Far North Line

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Far North Line
Altnabreac Station Approaching Train to Wick (16351516469).jpg
An Abellio ScotRail Class 158 (158720 "Inverness & Nairn Railway - 150 years") heads into Altnabreac railway station on the north of the line
Overview
System National Rail
Status Operational
Locale Highland
Scotland
Termini Wick/Thurso
Inverness
Stations 25
Operation
Opened 1862-1874
Owner Network Rail
Operator(s) Abellio ScotRail
Character Rural
Rolling stock Class 158 "Express Sprinter"
Technical
Line length Inverness to Wick: 161 miles 11 chains (259.3 km)
Georgemas Junction to Thurso: 6 miles 50 chains (10.7 km)
Total: 167 miles 61 chains (270.0 km)
Number of tracks Single track with passing loops
Track gauge 4 ft 8 12 in (1,435 mm) standard gauge
Electrification None
Route map
Wick BSicon BUS.svg
Georgemas Junction
Thurso BSicon BUS.svg
Bus link to Scrabster
for ferry to Orkney
NorthLink Ferries
Scotscalder
Altnabreac
Forsinard
Kinbrace
Kildonan
Helmsdale BSicon BUS.svg
Brora
Dunrobin Castle
(Summer only)
Golspie
Rogart
Lairg BSicon BUS.svg
Invershin
Culrain
Ardgay
Tain BSicon BUS.svg
Fearn
Invergordon
Alness
Left arrow Kyle of Lochalsh Line
Dingwall BSicon BUS.svg
Conon Bridge
Muir of Ord
Beauly
River Ness
Rose Street Junction
Welsh's Bridge Junction
Inverness BSicon BUS.svg
Bus link to
Inverness Airport
Airport interchange
Down arrow
Aberdeen–Inverness line
and Highland Main Line

The Far North Line is a rural railway line entirely within the Highland area of Scotland, extending from Inverness to Thurso and Wick. It is the northernmost railway in the United Kingdom. The line has many sections of single track, mostly north of Dingwall. In common with other railway lines in the Highlands and northern Lowlands, it is not electrified and all trains are diesel-powered.

Route[edit]

Inverness station: the southern terminus of the Far North Line

Like the A9 road north of Inverness, the Far North Line generally follows the line of the east-facing Moray Firth coast. Much of the population of the far north of Scotland is concentrated in coastal areas and, in places, the railway is almost on the shore, the track running along the raised beaches left behind as land rebounded following the end of the last Ice Age.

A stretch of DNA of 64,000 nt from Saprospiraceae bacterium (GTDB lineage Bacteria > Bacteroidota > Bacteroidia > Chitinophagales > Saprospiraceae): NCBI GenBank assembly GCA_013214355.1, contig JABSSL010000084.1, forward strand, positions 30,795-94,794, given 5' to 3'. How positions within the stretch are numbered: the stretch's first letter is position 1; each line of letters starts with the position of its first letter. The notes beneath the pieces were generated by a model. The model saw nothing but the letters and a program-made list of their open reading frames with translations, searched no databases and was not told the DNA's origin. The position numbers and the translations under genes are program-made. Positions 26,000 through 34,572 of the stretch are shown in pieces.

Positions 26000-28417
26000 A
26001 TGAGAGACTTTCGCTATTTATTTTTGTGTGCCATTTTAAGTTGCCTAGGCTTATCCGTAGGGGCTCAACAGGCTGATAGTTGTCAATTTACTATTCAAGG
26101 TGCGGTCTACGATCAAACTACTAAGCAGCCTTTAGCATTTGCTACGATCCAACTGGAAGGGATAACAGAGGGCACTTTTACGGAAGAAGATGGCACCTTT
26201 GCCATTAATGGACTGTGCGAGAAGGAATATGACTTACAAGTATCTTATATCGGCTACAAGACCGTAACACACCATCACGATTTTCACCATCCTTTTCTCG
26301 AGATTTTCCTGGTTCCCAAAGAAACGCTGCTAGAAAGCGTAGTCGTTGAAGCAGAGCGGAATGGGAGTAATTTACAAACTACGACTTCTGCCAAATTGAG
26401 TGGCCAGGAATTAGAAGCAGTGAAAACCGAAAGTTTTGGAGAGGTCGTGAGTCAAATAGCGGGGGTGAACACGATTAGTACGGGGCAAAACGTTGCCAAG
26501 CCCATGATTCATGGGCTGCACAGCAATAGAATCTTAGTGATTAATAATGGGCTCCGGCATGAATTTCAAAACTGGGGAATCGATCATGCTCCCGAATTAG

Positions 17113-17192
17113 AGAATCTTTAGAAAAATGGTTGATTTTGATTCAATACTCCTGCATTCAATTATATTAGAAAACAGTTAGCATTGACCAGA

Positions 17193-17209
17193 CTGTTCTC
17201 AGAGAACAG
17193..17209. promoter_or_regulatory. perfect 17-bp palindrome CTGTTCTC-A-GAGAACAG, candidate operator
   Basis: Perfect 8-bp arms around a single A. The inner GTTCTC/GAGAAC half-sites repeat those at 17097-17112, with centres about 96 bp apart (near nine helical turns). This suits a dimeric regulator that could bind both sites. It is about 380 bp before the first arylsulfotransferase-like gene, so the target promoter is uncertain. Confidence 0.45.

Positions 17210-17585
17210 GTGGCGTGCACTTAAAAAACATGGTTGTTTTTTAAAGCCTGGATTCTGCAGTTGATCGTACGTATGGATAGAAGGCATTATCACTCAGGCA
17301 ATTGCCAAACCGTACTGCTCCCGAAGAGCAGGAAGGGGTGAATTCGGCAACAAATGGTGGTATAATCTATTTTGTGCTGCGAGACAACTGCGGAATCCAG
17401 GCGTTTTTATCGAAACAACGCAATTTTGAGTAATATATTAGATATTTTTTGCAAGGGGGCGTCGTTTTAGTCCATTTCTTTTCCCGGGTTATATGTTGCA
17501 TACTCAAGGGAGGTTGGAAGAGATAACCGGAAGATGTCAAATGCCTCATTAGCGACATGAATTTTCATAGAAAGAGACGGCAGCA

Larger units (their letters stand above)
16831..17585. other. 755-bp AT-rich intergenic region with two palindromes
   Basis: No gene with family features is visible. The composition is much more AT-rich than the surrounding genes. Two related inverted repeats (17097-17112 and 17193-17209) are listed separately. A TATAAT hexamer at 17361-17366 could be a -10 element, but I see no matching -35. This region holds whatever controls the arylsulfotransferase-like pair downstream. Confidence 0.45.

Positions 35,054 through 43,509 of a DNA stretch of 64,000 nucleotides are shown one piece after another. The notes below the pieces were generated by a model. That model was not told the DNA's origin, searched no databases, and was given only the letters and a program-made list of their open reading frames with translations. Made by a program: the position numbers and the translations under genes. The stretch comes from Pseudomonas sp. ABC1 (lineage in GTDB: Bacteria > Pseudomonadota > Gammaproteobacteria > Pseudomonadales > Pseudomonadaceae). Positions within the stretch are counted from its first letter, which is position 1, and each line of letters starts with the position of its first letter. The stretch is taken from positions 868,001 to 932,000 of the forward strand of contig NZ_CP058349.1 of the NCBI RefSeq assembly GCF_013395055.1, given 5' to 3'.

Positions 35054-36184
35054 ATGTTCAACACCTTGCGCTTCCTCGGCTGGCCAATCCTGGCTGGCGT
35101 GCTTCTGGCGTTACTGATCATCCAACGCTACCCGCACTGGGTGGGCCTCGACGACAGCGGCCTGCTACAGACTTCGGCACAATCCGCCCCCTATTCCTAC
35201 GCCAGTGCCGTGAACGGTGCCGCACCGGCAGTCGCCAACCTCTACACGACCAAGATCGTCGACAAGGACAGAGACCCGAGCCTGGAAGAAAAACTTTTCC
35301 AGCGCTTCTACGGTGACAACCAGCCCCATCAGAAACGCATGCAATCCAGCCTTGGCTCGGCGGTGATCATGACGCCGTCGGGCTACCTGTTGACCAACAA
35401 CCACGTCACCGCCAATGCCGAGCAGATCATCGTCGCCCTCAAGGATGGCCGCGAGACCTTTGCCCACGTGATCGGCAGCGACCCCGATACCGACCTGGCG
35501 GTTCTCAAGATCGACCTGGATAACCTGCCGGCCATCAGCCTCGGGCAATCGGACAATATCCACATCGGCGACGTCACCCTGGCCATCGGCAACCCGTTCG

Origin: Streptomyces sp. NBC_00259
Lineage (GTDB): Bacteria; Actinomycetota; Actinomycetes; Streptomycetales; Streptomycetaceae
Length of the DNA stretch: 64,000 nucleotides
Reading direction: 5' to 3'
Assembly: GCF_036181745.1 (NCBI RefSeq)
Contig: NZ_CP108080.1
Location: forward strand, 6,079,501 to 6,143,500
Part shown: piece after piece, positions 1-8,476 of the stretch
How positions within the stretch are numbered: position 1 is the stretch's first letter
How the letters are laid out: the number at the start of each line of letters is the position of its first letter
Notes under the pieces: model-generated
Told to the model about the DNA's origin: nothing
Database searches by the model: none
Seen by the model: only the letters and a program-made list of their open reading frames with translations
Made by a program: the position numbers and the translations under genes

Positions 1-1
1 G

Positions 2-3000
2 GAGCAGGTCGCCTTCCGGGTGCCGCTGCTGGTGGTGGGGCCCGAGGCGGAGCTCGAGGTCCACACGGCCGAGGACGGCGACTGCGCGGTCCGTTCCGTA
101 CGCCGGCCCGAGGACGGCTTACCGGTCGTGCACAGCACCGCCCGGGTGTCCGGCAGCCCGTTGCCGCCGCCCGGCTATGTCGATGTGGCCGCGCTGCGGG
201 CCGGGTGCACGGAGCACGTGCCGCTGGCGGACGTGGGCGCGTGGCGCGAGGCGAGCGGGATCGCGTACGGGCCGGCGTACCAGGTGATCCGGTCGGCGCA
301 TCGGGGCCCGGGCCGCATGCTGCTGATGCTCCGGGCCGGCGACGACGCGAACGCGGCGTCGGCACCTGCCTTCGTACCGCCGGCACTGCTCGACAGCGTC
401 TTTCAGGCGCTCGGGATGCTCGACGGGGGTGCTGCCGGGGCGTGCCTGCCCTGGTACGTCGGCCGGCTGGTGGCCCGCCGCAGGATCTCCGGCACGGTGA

The railway links many of the same places as the road. Many more places were served by both the railway and the road before three new road bridges were built: across the Moray Firth (between Inverness and the Black Isle), the Cromarty Firth and the Dornoch Firth. The railway is now, in many places, a long way inland from the route of the A9.

The railway loops inland from Tain to Lairg, which has never been on the A9, a diversion intended at the time of construction to open the centre of Sutherland to trade. The route then returns to the coast at Golspie. Beyond Golspie, the railway continues along the coast as far as Helmsdale, then inland up the Strath of Kildonan and then across the Flow Country to Halkirk and back to the east coast at Wick. At Georgemas Junction near Halkirk, there is a branch to Thurso.

Service provision[edit]

Provided by the LMS (1923 to 1948)[edit]

The London, Midland and Scottish Railway introduced two titled trains in 1936, the Orcadian and John O'Groat.[1]

Provided by BR Scottish Region (1948 to 1997)[edit]

A Class 37 at Muir of Ord in 1988

In 1963, the line was listed for closure on the Beeching Report; however, the Far North Line remained open due to pressure from protesters.[2]

Following the elimination of steam traction by the early 1960s, trains on the line were normally hauled by Class 26 diesel locomotives. In the 1980s these were replaced by more powerful Class 37 locomotives, still with Mark 1 rolling stock. These were replaced by Class 156s in the 1990s by British Rail, then by Class 158 units (branded as Express Sprinters). Three trains each way per day (Mon-Sat) was the standard service pattern at this time.

Provided by ScotRail (1997 to 2004)[edit]

A Class 158 leaving Thurso, with a service to Inverness. Thurso, one of the two northern termini of the line, is the northernmost railway station in Great Britain.

The service provided by ScotRail replicated that provided in the latter years of BR Scottish Region. ScotRail was owned by ScotRail (National Express) until 17 October 2004 when First ScotRail took over the franchise.

Since 2004 this service has been operated exclusively using Class 158 DMUs as two coach trains. Prior to this some Class 156 units were used and trains were split at Georgemas Junction - one half going to Thurso and the other to Wick.